##### We use the Hawk-Dove game to understand animal territoriality, as well as some key attributes of our sense of rights. In particular, when it comes to animal territoriality, we ask, why are ‘fights’ over mates, territory, or food so often symbolic, with one animal typically acquiescing after only a brief engagement? This animal is usually the one that arrived at the resource second. In humans, our sense of rights has a clear analog: we think those who possess (or find or make) an item have a ‘right’ to it, and we are willing to argue or fight in defense of our rights, e.g., when someone takes something that ours. But, we don’t just grab stuff that isn’t ours

Now, to more closely tie the model to territoriality and rights, we’ll allow one player to

arrive before the other, and also allow players to condition their choice of action on their

signal of who arrived first. We formalize this as follows.

A state of the world, ω is randomly chosen from the set Ω = {1, 2}, where 1 represents

the case where player 1 arrived first, and 2 the case where player 2 arrived first. The

probability that player 1 arrived first is µ. Players do not directly observe the state.

Instead, each player, i receives a private signal si that is independently drawn from the

set S = {1, 2}. Let si = ω with probability 1 − , for some ∈ [0,

1

2

]. We can interpret

as the amount of noise in players’ signals, and = 0 as the familiar case where both

players know who arrived first with certainty.

After a state, ω, and signals, s1, s2, are drawn, players play the Hawk-Dove game and

can condition their action on their signal. Note that the payoffs of the Hawk-Dove game

do not depend on the state or signals.

i. Define the strategy σ

∗

i

as play H iff si = i. Start by assuming players know with

certainty who arrived first, = 0. Show σ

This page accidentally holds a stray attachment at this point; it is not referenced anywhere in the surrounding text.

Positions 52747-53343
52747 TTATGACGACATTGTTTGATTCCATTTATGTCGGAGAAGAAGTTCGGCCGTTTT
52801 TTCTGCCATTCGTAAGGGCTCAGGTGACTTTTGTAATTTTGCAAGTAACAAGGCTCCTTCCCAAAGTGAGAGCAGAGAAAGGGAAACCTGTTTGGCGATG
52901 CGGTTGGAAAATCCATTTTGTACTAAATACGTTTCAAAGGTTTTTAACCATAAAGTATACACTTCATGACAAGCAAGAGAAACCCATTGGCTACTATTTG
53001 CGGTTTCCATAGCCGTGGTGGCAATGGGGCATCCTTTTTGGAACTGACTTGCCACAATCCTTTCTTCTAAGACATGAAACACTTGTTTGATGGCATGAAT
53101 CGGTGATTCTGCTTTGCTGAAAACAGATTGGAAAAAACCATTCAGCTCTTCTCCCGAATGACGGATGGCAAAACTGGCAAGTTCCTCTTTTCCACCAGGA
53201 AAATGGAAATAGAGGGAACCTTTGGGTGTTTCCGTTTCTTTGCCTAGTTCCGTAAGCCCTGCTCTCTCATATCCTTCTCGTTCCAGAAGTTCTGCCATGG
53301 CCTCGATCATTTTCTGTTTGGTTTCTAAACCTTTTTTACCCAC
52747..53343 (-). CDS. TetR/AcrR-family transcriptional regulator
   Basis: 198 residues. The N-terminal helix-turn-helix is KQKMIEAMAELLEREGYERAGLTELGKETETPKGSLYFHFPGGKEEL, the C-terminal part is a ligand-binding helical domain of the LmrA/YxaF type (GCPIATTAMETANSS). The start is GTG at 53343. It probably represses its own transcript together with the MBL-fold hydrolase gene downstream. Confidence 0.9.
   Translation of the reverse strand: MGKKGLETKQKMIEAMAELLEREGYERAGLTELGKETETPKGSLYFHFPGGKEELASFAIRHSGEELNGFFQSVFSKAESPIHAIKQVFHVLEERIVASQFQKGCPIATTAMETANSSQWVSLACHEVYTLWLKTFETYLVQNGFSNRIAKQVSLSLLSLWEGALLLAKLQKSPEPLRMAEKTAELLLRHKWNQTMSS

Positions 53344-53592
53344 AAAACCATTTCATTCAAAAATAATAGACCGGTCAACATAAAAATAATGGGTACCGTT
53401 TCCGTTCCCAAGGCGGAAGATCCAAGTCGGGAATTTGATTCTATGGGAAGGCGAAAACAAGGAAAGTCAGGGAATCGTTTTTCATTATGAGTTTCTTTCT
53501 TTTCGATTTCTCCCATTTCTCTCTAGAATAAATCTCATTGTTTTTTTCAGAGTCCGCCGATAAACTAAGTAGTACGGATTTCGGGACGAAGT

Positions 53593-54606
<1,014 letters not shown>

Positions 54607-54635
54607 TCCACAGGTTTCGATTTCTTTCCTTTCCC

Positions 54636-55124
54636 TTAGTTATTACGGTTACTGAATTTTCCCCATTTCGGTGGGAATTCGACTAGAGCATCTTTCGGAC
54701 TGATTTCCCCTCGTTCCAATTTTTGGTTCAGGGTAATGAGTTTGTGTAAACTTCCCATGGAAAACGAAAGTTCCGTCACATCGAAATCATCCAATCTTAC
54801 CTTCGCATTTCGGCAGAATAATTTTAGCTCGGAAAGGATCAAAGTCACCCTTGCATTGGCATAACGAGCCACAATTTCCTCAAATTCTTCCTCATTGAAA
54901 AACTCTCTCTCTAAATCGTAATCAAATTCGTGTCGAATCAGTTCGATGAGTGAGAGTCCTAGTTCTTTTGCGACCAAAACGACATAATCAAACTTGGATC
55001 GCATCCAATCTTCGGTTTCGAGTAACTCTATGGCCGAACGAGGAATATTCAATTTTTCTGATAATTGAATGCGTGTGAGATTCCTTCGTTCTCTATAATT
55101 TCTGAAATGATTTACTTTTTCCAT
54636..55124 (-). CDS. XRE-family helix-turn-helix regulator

∗

i

is a Nash equilibrium.

ii. (σ

∗

1

, σ∗

2

) is a (Bayesian) Nash equilibrium if and only if min

µ(1−)

2+(1−µ)

2

µ(1−)+(1−µ)

,

(1−µ)(1−)

2+µ2

(1−µ)(1−)+µ

≥

v

2c ≥ max

1 −

(1−µ)(1−)

2+µ2

(1−µ)(1−)+µ

, 1 −

µ(1−)

2+(1−µ)

2

µ(1−)+(1−µ)

. To show this, answer the following:

A. Suppose player i’s signal indicates she arrived first, si = i. Calculate conditions

such that she prefers not to deviate from σ

∗

i

.

2

B. Suppose player i’s signal indicates she arrived second, si = −i. Calculate conditions such that she prefers not to deviate from σ

∗

i

.

iii. Interpret this condition. In particular, how does effect whether the proposed

strategy can be an equilibrium? To make things simpler, you can assume players

are equally likely to arrive first, µ =

1

2

.

iv. Suppose that player 1 has complete information: she can observe ω, s1 and s2.

However, player 2 can only observe her signal, s2. If player 2 plays according to σ

∗

2

,

what is player 1’s best response? Does this depend on ω? s1? s2?

v. Now suppose that, with probably q, player 1 observes ω, s1, and s2, and with probability 1 − q, player 1 observes only s1. Player 2 can still only observe her signal,

s2. If player 2 plays according to σ

∗

2

, what is player 1’s best response? Is it a Nash

Equilibrium for player 1 to play according to this strategy and for player 2 to play

according to σ

∗

2

, or would player 2 benefit by deviating?